The ABC transporters ABCG5 and ABCG8 limit absorption and promote excretion of dietary plant sterols. It is not known why plant sterols are so assiduously excluded from the body. Here we show that accumulation of plant sterols in mice lacking ABCG5 and ABCG8 (G5G8–/– mice) profoundly perturbs cholesterol homeostasis in the adrenal gland. The adrenal glands of the G5G8–/– mice were grossly abnormal in appearance (brown, not white) due to a 91% reduction in cholesterol content. Despite the very low cholesterol levels, there was no compensatory increase in cholesterol synthesis or in lipoprotein receptor expression. Moreover, levels of ABCA1, which mediates sterol efflux, were increased 10-fold in the G5G8–/– adrenals. Adrenal cholesterol levels returned to near-normal levels in mice treated with ezetimibe, which blocks phytosterol absorption. To determine which plant sterol(s) caused the metabolic changes, we examined the effects of individual plant sterols on cholesterol metabolism in cultured adrenal cells. Addition of stigmasterol, but not sitosterol, inhibited SREBP-2 processing and reduced cholesterol synthesis. Stigmasterol also activated the liver X receptor in a cell-based reporter assay. These data indicate that selected dietary plant sterols disrupt cholesterol homeostasis by affecting two critical regulatory pathways of lipid metabolism.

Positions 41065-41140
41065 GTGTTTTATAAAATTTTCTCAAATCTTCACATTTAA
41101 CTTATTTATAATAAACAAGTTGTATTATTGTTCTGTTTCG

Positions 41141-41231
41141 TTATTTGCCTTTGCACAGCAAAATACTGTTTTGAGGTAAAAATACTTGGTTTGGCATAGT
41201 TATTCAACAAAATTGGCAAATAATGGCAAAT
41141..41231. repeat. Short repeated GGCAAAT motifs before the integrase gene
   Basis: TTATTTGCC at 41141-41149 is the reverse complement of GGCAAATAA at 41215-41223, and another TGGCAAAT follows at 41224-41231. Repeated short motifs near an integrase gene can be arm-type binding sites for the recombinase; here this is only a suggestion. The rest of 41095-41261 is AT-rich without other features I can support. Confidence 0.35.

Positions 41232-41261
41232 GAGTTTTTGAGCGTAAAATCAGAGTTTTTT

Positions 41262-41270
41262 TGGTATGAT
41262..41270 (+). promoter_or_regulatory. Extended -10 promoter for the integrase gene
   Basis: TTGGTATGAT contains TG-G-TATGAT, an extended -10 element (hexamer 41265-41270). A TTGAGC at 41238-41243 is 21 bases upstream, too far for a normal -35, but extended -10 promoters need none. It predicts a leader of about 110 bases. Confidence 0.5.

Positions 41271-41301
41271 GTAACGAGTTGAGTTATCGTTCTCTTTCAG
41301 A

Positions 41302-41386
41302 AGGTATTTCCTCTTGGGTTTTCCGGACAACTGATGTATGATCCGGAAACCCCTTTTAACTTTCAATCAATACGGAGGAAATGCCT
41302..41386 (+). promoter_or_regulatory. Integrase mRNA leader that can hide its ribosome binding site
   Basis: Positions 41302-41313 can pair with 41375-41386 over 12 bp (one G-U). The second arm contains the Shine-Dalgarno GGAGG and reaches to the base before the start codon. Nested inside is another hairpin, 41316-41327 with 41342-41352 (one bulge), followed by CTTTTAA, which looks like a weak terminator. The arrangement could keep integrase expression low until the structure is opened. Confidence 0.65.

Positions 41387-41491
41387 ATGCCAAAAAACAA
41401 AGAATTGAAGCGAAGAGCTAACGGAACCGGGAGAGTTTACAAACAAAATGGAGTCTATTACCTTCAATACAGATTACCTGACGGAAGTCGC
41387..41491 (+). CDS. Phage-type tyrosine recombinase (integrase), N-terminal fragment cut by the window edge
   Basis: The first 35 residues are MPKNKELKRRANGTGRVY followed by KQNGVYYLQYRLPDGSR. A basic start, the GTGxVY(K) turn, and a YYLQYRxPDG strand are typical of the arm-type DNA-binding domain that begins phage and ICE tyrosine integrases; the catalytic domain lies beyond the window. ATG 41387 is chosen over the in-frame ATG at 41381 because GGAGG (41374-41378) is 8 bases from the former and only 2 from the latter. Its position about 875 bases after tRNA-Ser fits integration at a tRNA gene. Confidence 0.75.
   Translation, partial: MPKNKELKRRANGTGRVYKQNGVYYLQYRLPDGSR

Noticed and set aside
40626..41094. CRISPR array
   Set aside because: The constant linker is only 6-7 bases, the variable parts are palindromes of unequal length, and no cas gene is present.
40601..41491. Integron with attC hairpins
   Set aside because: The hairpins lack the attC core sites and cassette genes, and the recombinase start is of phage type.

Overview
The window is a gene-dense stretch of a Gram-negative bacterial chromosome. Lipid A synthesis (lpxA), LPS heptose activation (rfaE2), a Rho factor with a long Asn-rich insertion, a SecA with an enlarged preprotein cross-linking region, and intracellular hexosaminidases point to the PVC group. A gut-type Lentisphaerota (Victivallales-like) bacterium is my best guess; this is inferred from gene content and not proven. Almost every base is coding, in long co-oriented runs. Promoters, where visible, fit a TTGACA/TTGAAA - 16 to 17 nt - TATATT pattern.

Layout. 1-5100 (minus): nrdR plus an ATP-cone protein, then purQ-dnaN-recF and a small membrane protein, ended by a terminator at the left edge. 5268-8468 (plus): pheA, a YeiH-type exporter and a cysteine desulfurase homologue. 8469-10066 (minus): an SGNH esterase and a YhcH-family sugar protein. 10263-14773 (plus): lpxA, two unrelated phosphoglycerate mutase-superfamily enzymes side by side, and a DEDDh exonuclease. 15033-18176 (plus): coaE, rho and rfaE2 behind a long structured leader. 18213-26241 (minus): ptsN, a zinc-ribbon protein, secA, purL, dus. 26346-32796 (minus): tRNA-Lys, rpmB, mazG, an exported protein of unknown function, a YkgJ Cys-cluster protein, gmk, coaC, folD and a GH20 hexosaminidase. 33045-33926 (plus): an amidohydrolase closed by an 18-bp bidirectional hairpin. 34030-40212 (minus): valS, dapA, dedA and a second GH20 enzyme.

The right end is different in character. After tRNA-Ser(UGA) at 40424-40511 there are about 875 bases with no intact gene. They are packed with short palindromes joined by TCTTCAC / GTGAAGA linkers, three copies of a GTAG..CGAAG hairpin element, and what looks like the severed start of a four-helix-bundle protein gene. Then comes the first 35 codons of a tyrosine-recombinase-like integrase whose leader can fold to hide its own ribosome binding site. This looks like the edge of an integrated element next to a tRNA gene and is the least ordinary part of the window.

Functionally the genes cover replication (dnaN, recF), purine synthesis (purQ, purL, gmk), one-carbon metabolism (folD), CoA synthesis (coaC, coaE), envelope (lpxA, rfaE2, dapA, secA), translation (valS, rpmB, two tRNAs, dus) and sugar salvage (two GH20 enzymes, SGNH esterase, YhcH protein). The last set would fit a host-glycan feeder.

Chendong Yang, Liqing Yu, Weiping Li, Fang Xu, Jonathan C. Cohen, Helen H. Hobbs